|Unemployed households still spend a large share of their expenditure on food. Meanwhile, employed and self-employed households spend proportionally more on education, transport, clothing and footwear as well as leisure and recreation.|
The spending patterns of Indonesian households depend on their household structure, economic status and income. Businesses could select their target markets based on the spending patterns of different household groups.
|Indonesia’s consumer expenditure by household type: 2005|
|Source: Euromonitor International from national statistics|
|Note: A: food and non-alcoholic beverages; B: alcoholic beverages and tobacco; C: clothing and footwear; D: housing; E: household goods and services; F: health goods and medical services; G: transport; H: communications; I: leisure and recreation; J education: K: hotels and catering; L: miscellaneous goods and services.|
Although unemployment rates are high in Indonesia (10.6% in 2006), economic growth has helped improve the living standards of most Indonesian people. In 2006, GDP per capita reached US$1,592 per year, up from US$765 in 2001.
Businesses in non-food segments will benefit from the shift in consumer expenditure patterns:
|Businesses in a wide range of non-food sectors including communications and household goods and services will see an increase in business. The education sector will also grow as more people are taking post-graduate degrees in order to advance their careers and more parents are sending their children to good schools. Indonesian people will also spend more on transport, leisure and recreation and hotels and catering.|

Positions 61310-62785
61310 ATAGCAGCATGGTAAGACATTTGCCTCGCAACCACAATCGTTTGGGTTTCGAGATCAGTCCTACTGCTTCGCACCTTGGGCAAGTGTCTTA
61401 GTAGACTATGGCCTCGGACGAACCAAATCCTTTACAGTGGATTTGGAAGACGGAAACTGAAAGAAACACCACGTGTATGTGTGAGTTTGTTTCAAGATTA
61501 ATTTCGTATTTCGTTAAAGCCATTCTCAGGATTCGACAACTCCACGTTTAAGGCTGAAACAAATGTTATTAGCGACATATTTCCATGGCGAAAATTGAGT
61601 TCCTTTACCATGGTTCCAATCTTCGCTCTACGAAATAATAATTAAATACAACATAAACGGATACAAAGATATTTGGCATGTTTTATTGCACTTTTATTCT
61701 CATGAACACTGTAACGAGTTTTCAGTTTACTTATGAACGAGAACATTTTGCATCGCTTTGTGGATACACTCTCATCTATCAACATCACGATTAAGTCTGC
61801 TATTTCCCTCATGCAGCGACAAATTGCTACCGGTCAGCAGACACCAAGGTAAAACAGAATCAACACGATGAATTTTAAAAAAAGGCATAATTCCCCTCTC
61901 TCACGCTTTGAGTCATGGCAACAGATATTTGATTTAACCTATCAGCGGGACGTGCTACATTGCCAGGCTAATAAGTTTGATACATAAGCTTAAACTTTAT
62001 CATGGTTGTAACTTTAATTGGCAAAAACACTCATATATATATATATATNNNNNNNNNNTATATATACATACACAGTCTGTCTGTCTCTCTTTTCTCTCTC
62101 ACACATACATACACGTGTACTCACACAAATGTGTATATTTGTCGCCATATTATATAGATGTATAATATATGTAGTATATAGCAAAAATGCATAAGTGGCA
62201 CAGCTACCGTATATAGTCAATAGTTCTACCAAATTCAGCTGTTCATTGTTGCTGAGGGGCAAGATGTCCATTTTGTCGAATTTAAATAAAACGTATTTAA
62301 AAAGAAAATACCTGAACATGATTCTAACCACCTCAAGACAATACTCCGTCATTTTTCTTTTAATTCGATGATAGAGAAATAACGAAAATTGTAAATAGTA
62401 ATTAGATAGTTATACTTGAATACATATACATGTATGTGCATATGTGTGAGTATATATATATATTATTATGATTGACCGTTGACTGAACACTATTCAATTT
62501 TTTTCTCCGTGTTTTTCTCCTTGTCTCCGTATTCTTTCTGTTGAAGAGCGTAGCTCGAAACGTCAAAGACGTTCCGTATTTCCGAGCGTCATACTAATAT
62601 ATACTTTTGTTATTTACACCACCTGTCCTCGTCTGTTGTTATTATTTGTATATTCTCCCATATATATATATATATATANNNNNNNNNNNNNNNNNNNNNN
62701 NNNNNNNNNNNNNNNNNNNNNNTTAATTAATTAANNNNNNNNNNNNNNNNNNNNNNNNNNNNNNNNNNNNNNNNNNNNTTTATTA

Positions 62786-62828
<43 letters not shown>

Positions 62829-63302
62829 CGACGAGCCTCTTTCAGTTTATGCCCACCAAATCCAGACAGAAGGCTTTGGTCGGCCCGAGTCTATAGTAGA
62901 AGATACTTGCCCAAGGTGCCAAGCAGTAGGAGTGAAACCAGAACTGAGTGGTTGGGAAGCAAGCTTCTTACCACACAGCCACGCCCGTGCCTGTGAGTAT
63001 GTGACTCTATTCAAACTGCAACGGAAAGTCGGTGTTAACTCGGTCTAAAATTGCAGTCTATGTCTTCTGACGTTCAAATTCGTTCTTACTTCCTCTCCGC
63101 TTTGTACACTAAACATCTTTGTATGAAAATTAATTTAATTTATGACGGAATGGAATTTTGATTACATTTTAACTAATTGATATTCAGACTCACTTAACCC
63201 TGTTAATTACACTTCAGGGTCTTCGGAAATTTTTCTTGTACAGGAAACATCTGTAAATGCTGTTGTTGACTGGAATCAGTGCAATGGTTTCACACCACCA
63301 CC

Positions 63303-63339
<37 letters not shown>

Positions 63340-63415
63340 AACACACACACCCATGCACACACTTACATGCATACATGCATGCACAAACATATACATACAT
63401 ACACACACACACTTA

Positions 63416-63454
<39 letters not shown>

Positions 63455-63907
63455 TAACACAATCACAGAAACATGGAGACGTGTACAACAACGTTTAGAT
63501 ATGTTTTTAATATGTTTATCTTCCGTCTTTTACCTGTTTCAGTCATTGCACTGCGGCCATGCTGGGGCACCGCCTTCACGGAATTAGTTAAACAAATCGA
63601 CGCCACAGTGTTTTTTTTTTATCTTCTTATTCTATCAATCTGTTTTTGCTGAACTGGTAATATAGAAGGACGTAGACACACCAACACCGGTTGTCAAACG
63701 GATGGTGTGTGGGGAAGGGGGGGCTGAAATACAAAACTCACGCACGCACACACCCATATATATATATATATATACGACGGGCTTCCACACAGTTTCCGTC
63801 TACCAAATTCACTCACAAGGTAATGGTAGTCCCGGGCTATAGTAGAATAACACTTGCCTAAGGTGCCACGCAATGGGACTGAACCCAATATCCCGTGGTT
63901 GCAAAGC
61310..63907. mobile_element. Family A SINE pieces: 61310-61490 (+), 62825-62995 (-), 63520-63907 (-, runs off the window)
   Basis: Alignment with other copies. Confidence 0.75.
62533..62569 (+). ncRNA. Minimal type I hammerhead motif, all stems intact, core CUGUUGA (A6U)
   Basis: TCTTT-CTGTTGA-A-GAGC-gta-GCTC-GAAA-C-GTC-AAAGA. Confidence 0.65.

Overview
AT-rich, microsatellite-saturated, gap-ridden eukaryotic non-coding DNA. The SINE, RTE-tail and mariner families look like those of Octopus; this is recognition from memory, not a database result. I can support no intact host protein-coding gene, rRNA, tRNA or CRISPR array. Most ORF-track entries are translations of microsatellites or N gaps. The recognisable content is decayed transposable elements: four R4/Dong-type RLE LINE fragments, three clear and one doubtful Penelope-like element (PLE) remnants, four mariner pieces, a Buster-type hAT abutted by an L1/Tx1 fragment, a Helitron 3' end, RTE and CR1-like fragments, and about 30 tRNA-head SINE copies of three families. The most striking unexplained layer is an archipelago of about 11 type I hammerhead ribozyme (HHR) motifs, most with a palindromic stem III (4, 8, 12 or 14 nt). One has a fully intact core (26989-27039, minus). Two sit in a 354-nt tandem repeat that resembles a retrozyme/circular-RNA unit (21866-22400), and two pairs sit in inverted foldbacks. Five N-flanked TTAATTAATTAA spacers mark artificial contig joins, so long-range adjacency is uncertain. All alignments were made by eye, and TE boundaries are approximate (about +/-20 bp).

Marketers/planners can base the differences in spending patterns across household groups to select their target consumers:
|Businesses in the food sector can focus on households with children, unemployed people and low income earners as they still spend a large share of their income on food and non-alcoholic beverages;|
|Households without children and high income earners are important market segments for businesses in the non-food sector.|
Consumer spending will continue benefiting from strong economic growth:
|Real GDP growth is forecast to reach 6.2% in 2007 up from 5.5% in 2006, driven mainly by private consumption and exports;|
|Annual inflation is expected to be 6.3% in 2007 and 6.2% in 2008 down from 13.1% in 2006. This will help raise disposable incomes of consumers, which in turn accelerates consumer spending. Inflation has been high in Indonesia mainly as a result of a sharp lift in administered fuel prices in late 2005;|
|Economic growth will also be supported by increased government expenditure. In August 2006 the government announced new poverty initiatives including grants to every village by 2009 and cash transfers to poor people.|
Indonesian consumer confidence is improving. In October 2007, Indonesia's consumer confidence index rose to 100.2 points from 96.7 points in the preceding month. The index shows the degree of optimism that consumers have for the economy. An index level below 100 indicates pessimism while a number above 100 suggests optimism.